Scarborough forwards falsehood that TARP has "price tag of around $23 trillion"

››› ››› DIANNA PARKER

Joe Scarborough advanced the falsehood that the total cost of TARP is "now coming in at a price tag of around $23 trillion."

On July 22, MSNBC's Morning Joe co-host Joe Scarborough misrepresented the cost of "bailouts," asserting that he "read yesterday somewhere that the bailouts are now coming in at a price tag of around $23 trillion." In fact, the $23 trillion figure represents the total of all financial support programs announced since 2007, including programs that have been discontinued and those that have not been utilized. Moreover, the original source of the figure, Special Inspector General for the Troubled Asset Relief Plan (SIGTARP) Neil Barofsky, has said the number is "vastly overblown." After Washington Post columnist Steven Pearlstein said the $23 trillion figure is "a meaningless nonsense number," Scarborough mocked that assertion.

Scarborough joins several other media figures who have cited Barofsky's report in order to claim that the cost of TARP could be $23 trillion or more.

During the Morning Joe segment, after Scarborough cited the $23 trillion figure, Pearlstein explained that the number was an exaggeration:

PEARLSTEIN: Joe, that $23 trillion is a meaningless nonsense number, OK? It assumes that everything that was paid out will never be repaid. Everything that was lent will never be repaid. It's not going to happen, Joe. So don't -- let's not use numbers like that. This is what gets people cynical, OK? So far, all the bank money actually has been paid back by the banks. There's still much to go. But some of the big ones have been paid.

Scarborough responded, "So, Steven, there's nothing to worry about then. You're make -- you know what I'm going to do? I'm going to go to the beach for the next week and not worry about anything. Don't worry, be happy, right?" Pearlstein replied, "Look, if that -- if that was your big worry, Joe, you should go to the beach."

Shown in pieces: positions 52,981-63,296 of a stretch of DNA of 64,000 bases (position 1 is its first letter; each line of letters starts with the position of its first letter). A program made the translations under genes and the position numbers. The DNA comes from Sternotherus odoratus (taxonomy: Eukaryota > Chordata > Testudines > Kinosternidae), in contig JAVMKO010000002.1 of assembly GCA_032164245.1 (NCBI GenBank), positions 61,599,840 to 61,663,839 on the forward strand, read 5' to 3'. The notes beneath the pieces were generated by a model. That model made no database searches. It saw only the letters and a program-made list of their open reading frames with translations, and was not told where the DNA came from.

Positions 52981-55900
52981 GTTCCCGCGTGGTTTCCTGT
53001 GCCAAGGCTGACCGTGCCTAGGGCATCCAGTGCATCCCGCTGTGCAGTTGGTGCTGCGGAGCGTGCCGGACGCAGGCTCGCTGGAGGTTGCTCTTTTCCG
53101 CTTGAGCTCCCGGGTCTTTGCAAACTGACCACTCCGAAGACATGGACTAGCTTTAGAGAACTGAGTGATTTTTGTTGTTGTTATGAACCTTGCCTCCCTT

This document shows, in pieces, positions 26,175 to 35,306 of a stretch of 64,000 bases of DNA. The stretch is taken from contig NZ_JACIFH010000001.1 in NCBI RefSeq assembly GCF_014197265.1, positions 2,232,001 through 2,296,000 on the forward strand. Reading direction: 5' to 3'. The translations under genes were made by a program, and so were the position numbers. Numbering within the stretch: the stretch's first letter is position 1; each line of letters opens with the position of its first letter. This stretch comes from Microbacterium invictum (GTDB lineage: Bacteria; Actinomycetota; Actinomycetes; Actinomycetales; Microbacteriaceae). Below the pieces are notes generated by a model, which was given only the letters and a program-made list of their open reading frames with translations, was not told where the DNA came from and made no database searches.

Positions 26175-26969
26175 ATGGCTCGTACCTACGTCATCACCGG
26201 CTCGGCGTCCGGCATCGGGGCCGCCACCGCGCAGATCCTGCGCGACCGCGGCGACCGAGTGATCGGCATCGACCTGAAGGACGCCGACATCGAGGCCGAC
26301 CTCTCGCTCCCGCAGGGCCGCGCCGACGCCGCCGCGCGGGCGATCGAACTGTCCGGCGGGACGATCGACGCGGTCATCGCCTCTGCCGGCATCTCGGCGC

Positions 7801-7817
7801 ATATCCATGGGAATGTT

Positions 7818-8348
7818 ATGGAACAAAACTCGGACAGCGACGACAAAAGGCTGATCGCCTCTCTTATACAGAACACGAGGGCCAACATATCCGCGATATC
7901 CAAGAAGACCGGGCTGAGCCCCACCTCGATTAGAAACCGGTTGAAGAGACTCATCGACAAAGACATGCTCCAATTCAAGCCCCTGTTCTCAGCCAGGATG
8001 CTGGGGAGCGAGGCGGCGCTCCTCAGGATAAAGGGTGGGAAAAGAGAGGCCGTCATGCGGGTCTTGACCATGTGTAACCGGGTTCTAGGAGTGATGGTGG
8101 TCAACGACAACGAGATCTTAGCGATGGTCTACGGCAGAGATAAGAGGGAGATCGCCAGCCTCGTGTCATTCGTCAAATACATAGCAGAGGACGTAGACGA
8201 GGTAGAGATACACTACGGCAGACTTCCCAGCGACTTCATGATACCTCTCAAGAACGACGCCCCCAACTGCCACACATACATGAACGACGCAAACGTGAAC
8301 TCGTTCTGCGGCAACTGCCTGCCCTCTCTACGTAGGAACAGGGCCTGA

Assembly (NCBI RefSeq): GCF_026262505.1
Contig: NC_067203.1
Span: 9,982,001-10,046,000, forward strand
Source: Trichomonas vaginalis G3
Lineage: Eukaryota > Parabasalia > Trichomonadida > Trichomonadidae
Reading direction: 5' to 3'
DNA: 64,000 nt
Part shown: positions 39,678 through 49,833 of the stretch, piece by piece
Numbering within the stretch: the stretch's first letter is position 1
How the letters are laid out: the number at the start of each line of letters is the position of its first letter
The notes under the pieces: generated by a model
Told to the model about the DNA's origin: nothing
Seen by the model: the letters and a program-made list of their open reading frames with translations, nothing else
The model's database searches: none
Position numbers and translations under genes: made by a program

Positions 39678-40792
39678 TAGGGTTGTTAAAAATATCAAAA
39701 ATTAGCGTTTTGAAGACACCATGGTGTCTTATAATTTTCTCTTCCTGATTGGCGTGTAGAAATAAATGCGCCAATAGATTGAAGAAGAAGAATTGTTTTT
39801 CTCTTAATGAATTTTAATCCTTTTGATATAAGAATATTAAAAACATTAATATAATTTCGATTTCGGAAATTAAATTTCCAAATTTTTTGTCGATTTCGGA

Scarborough subsequently told Pearlstein that "[y]ou sit there and smirk about the 23 trillion number. Give me a number. What do you think it comes in as?" After Pearlstein replied that he thought the cost of the bailouts would be around $1 trillion, Scarborough said, "So we go from 23 trillion to less than 1 trillion? I hope so. I will -- I will do a jig if that happens. That's exciting news." Later, Scarborough asserted that he "learned that we have absolutely nothing to worry about with the bailout culture. That $23 trillion number that economic experts were talking about yesterday -- we're going to make money, nothing to worry about."

In a July 21 article, New York Times reporter Floyd Norris wrote that the $23 trillion figure is a "sheer unreality" and reported that "in the report accompanying his testimony, Mr. Barofsky conceded the number was vastly overblown." Norris said the number includes "estimates of the maximum cost of programs that have already been canceled or that never got under way." Norris also reported of the $23 trillion figure:

It also assumes that every home mortgage backed by Fannie Mae or Freddie Mac goes into default, and all the homes turn out to be worthless. It assumes that every bank in America fails, with not a single asset worth even a penny. And it assumes that all of the assets held by money market mutual funds, including Treasury bills, turn out to be worthless.

It would also require the Treasury itself to default on securities purchased by the Federal Reserve system.

The sheer unreality of the number did not stop some members of Congress from taking the estimate seriously.

Norris also reported that in an interview, Barofsky said:

"We're not suggesting that we're are looking at a potential loss to the government of $23 trillion," he said. "Our goal is to bring transparency, to put things in context."